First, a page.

Thursday, 25 November 2010

Yet I still don't #understand these #weirdsymbols @all

Seeing as I'm now an undergraduate student at university, rather than a hermit, I have to study the great poets of the Romantic era, six-hundred page literary epics and the true masters of classical literature. Needless to say this requires quite a lot of reading; yet when I sit down and open a particularly gripping textbook about literature theory and criticism, never has the junk on my desk, the walls, curtains, trees outside my window, crushed receipts, the skin on my face, and the contents of my bin seemed so interesting. And even if I manage to ignore all these remarkable distractions, I've then got a Blackberry, iPod, Xbox 360, the wonders of the internet and the plague of Faceboook to contend with. It seems to me that technology isn't helping to move us forward in the world; it's holding us back.

It was so much easier to be an established writer, scientist or philosopher back in the day; by that I'm thinking more like the sixteenth century, not 'West Philadelphia born and raised.' What with there being fewer distractions, there was nothing else to do but sit down and write a novel or two. No wonder Shakespeare found the time to pen so many timeless classics; apart from an abundance of alcohol the only thing distracting him from sitting down and writing a sonnet were diseased hookers - and he got over that hurdle by liking men.

Had Albert Einstein had access to the internet it wouldn't have helped him to develop the theory of relativity, he'd have just spent his time browsing science pornography and being duped into thinking that he'll win an iPad by shooting five of them in a flash advert at the top of a web page. He'd have got as far as 'E=', seen that his friend Gunter had changed his status to 'in a relationship,' and that would be the end of his afternoon of deep, scientific cogitation. Or if Isaac Newton had been sitting under that tree browsing for apps on his iPhone when the famous apple fell upon his head; his first thought wouldn't have been to been to ponder the laws of physics, he'd have updated his fans, sharing his misfortune within the constraints of one-hundred-and-forty characters, on Twitter. And I'm certain that Galileo would have found that the combination of Red Bull and Gears of War is a much more entertaining way of spending a Friday night than looking into the sky.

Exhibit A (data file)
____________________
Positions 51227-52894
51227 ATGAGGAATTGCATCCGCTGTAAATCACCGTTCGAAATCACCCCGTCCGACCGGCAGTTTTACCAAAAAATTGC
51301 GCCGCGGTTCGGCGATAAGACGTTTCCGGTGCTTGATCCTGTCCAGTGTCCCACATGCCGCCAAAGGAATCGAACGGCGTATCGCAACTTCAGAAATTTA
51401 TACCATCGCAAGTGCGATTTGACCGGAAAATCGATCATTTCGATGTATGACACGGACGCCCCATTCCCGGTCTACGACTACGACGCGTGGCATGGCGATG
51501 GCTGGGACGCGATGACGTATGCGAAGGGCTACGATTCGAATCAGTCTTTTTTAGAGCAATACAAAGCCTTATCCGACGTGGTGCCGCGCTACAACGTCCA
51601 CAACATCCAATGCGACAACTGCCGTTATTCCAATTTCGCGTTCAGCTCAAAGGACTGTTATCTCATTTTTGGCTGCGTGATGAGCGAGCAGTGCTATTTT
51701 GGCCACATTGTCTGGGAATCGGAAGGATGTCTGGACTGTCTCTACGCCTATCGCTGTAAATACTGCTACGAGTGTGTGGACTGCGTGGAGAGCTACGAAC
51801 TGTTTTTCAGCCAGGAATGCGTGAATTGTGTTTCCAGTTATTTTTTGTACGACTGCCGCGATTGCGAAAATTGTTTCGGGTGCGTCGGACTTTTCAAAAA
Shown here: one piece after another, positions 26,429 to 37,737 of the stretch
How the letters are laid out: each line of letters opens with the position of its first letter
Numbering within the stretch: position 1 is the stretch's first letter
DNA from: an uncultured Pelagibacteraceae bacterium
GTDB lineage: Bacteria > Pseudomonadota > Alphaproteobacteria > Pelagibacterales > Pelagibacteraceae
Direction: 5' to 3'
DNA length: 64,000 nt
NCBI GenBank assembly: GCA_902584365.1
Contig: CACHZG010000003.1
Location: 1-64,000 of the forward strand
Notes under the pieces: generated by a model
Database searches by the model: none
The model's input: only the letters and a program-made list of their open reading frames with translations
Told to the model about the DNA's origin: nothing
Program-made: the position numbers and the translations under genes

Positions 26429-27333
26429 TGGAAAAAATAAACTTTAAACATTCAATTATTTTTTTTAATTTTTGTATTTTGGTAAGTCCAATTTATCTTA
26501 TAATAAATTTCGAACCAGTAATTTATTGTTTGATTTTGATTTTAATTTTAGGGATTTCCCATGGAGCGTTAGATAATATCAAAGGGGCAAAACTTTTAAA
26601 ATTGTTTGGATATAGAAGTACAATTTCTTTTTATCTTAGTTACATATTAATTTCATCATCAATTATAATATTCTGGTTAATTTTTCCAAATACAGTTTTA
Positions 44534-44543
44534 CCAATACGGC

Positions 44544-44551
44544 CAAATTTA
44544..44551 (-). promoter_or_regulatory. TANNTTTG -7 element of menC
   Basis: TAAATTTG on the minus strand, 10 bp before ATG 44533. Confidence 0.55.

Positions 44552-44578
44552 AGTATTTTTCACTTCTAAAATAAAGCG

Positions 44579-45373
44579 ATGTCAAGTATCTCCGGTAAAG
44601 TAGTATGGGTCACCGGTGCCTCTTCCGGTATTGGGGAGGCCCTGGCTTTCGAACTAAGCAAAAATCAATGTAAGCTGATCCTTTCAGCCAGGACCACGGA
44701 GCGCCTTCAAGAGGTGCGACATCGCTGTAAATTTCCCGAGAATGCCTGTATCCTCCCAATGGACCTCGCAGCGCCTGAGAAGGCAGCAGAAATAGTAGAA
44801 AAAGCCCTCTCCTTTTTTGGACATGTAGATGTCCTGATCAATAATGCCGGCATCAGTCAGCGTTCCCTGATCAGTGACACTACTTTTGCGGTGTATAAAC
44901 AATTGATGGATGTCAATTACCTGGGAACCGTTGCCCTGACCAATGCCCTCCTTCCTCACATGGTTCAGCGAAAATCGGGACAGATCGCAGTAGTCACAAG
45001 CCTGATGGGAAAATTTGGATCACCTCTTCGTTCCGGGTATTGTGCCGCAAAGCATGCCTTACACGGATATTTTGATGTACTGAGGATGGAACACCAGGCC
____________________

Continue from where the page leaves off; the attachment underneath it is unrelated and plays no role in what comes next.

It seems that nobody takes the time to ponder their thoughts and work them into a coherent form any more. We have the ability to inspire others, to make our voices heard, and to reach millions of people at the touch of a button; but we just end up defecating the scattered, pulp-like contents of our brains onto the internet without any further thought. The idea that technology is helping us to move forward is a façade; we spend more time telling other people that we're supposed to be working than actually doing it. If I'm going to reach the level of greatness that going to university has convinced me I can indeed reach, then I should probably neglect technology all together and, ironically, go back to being a hermit, embracing an Amish-like existence. But first I should update my status to 'dislikes buttons and feels like churning some butter.'

Friday, 13 August 2010

Has anybody actually tasted The Rock's cooking?

Sky television has recently given me a trail of their additional sports channels, and it's immediately obvious that they haven't got enough sport to warrant four dedicated channels. Sure they show a lot of football, rugby and cricket, but they eventually begin to run out of respectable sports. When you're watching teams that have names that wouldn't sound out of place in a Quidditch league you know they're scraping the bottom of the barrel. However due to a pleasant mixture of unemployment and a poor selection of daytime television I've persevered with the likes of ultimate frisbee, caber tossing and golf, and have found a sport I remember from my youth; wrestling.